2. Identify core functions: What are the main features you absolutely need. Determine the essential functions needed for your workflow and find tools that cover multiple needs.
  3. Test and evaluate: Experiment with a reduced set of tools and note any changes in your productivity and stress levels. Oftentimes, you'll realize that you didn't need all those bells and whistles.
  4. Seek integration: Opt for tools that integrate well with each other to create a seamless workflow.
  5. Pay attention to data portability: The ability to export and migrate your data somewhere else is really important. Don't overlook this! Moreover, avoid vendor lock-in if whenever possible.
  6. Find satisfaction in using less: Using less simplifies your workflows and life. Be satisfied with less!
To satisfice is to settle for something that is good enough and not worry about the possibility that there might be something better — Barry Schwartz, The Paradox of Choice: Why More Is Less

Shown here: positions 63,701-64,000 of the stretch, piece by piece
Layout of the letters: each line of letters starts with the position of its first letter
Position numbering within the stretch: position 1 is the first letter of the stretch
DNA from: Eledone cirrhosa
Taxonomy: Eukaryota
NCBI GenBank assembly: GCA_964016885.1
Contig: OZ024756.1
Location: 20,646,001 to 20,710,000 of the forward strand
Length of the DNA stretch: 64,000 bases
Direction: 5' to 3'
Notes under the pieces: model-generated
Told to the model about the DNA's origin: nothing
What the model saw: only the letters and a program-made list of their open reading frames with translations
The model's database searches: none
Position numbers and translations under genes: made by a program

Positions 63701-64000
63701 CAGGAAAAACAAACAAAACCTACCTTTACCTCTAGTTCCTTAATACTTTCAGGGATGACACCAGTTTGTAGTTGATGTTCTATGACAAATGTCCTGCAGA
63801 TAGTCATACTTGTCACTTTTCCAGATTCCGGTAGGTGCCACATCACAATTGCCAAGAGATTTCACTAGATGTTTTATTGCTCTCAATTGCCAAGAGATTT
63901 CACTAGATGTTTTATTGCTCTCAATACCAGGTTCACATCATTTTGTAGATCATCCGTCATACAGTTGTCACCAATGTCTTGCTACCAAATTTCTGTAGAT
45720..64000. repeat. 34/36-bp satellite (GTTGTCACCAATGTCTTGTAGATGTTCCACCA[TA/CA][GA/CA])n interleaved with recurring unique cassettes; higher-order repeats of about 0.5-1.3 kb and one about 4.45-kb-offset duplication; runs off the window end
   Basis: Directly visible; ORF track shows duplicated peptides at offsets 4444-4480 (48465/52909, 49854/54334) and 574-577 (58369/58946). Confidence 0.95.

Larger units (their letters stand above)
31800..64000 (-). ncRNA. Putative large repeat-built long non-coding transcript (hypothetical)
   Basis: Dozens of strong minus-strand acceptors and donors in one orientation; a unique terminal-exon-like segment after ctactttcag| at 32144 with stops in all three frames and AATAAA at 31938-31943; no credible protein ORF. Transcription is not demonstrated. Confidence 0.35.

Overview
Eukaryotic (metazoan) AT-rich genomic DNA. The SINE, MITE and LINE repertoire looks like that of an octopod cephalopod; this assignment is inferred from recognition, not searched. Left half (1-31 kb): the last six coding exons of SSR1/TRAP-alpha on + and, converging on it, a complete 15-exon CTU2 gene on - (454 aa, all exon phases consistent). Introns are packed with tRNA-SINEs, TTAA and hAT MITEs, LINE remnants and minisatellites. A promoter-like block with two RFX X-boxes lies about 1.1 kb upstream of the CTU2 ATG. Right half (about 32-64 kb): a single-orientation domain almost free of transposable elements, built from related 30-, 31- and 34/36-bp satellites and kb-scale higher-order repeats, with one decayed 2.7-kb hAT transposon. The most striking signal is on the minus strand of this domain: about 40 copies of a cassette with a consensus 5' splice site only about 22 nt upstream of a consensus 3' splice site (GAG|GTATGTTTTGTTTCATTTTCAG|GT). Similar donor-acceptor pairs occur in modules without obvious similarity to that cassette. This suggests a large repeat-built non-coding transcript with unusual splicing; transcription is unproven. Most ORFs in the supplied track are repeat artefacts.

Conclusion

While it's tempting to chase the latest app or system in the pursuit of productivity, often, less is more. By reducing the number of tools in your personal organization and knowledge management systems, you can streamline your workflows, decrease stress, and increase productivity. It's time to embrace the power of simplicity and focus on what truly matters!

That's it for today ✨

Ready to get to the next level?

If so, then check out the Knowledge Worker Kit, the Obsidian Starter Kit, the Obsidian Starter Course, the PKM Library, a PKM coaching session with me, my collection of books about software development and the IT Concepts Wall 🔥.

If you want to discuss, then don't hesitate to join the Personal Knowledge Management community or the Software Crafters community.

Knowledge Worker Kit and community (BETA)